“What a great decision your nephew made to entrust you with their money. Absolutely brilliant. Stand your ground, don’t give that money up.” – Aggressive-Bed3269
“NTA. You’d actually be committing theft if you gave an adult’s money to anyone else against their will. And a betrayal of your nephew. I wouldn’t blame him if he sued you or called the police on you if you did that.”
“And $5,000 wouldn’t help them much in the long run anyway. They’ll be in the same predicament next month. Then where will they get the money?” – Quix66
“NTA. My dad raised me with the belief that if you are taking money from your child to bail you out of your own financial problems, you are failing that child as a parent.”
“He started telling me this when I got my first job and was giving two-thirds of my checks to help my mother, who I was not living with at the time, but she was giving me the guilt trip that she was losing her house. She neglected to say that she was losing her house due to bad financial decisions, but that’s to be expected.”
“Anyway, the moral of the story is a child shouldn’t have to bail their parents out. The parents are supposed to be the ones looking out for them, setting examples. Not taking advantage of them and fleecing them for whatever money they can get.” – Reyvakitten
“NTA. This is exactly why he asked you to do this in the first place.”
“Do not give her a cent. Honestly, I wouldn’t even release the 1,000 to her. She isn’t deserving of it and it’s not your nephew’s fault to pick up the pieces due to his mom’s terrible financial decisions. 1k is a lot of money to a college student, and it’s 20% of his savings. No way would I give his mom a single penny. He will thank you later.”
“You’re a good guardian. Everyone needs someone like you!!! Keep supporting and protecting him!” – Katiew84
“NTA. If you are so desperate to take money from your son, then you are a bad parent. Hold tight. Someone needs to do what’s right for that kid here. It’s his money.” – bxclrn
Others agreed and supported the OP in having her nephew’s back.
“NTA. This is literally why he asked you to help him. You would be the AH if you caved. Any relatives who disagree do not have his best interest at heart.” – UponHerEyes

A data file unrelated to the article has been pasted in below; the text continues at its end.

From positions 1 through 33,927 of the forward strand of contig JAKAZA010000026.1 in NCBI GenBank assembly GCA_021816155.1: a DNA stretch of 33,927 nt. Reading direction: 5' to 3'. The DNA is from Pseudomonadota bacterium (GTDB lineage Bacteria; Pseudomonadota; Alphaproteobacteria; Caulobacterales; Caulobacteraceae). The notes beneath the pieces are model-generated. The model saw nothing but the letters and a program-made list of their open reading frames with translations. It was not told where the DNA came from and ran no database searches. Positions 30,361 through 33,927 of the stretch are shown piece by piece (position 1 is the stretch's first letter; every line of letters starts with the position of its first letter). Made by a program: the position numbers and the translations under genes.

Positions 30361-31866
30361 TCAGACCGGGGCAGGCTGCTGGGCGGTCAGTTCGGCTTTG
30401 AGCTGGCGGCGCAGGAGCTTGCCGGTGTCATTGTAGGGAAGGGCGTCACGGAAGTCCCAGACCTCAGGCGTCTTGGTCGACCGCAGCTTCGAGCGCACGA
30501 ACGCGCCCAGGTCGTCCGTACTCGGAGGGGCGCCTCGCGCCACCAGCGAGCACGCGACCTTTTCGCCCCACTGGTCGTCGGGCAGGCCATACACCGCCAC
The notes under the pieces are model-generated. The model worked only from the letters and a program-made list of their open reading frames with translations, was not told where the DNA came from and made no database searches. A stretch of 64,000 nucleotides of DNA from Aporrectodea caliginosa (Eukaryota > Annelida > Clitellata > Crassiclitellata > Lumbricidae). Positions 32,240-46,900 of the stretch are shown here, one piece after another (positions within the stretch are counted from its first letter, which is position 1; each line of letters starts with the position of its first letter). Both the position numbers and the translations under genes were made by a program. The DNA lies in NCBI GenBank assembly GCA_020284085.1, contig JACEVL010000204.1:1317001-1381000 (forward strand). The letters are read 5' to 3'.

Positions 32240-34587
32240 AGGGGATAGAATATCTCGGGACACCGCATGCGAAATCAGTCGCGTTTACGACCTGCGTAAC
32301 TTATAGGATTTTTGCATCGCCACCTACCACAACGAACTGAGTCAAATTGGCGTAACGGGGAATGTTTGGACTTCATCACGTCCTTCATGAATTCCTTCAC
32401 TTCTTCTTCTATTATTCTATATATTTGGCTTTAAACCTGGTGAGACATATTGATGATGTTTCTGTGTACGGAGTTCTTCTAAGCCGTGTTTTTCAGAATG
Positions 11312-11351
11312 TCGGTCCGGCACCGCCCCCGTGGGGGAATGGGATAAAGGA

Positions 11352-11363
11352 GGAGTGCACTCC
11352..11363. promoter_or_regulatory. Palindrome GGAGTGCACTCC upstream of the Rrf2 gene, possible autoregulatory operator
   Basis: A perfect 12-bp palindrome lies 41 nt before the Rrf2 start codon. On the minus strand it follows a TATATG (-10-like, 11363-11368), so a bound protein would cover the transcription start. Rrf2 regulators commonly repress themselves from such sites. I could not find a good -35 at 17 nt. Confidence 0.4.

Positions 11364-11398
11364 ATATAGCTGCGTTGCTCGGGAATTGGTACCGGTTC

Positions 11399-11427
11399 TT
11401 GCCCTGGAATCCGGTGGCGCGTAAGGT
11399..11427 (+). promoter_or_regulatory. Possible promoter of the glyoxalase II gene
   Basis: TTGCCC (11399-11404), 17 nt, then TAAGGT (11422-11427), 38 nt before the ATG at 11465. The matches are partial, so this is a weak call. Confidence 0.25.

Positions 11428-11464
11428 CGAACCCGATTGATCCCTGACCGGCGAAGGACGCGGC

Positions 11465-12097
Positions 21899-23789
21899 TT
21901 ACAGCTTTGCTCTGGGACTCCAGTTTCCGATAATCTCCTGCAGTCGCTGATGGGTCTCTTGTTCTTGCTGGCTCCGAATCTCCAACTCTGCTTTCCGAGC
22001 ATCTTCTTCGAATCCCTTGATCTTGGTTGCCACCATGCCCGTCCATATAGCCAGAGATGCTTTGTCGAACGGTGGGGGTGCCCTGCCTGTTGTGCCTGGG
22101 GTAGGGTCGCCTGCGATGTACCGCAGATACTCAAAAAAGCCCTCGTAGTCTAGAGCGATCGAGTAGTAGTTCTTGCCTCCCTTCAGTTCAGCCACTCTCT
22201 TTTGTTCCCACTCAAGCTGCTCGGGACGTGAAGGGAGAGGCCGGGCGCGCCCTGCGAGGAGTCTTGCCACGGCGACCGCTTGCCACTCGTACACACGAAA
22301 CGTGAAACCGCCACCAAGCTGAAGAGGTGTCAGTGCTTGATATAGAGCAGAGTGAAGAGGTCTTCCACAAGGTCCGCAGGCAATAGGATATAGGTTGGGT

“NTA. You are doing exactly what your nephew wants and needs you to do, and kudos to you for that.”
“If anyone from your family starts b*tching at you for not giving her access, tell them they are welcome to donate money themselves.” – ed_luv
“NTA. You are protecting your nephew from your AH sister. Don’t give in; continue to support your nephew in this. He may need you if his parents get really petty and start telling him not to come home.”
“You said it yourself: your sister bought a house she can’t afford. It’s not your problem and not your nephew’s problem. You weren’t consulted in their purchase. They should adult and figure it out.”
“(I am assuming they are not paying his college tuition.)” – SelfImportantCat
“Of course you’re NTA. Your nephew is an adult and can decide what to do with his own money. Clearly, he trusts you over his parents to be on a bank account with him because he knows you won’t steal from him, which isn’t something he could count on with his own parents. Your sister has no right to that money.”
“You can always see about taking your name off the account so it wouldn’t even be an option, and then she can stop asking. If your nephew plans to save the money until after graduation, encourage him to put most of it in a CD or other account that doesn’t allow withdrawals until the term ends.” – Ajstross
“Your nephew needs to have his credit checked. There’s a more than good chance they’ve opened credit lines in your nephew’s name, or they’re about to start doing that. He should also then freeze his credit.”
“I would also consider moving his money to an entirely different bank, one where his parents hold no accounts, and never her tell what the new bank is. She may keep trying to get into the account now that she knows where it is, and a teller may make a well-intentioned error in trying to help the mom, especially if she tells a whopper of a lie to manipulate the situation.” – AnyQuantity1
The subReddit was disgusted that the parents were prioritizing their own needs over their son’s, especially since they planned to use his money to bail themselves out of their own questionable financial choices.
The most they could possibly hope for at this point was that poor financial management wasn’t hereditary.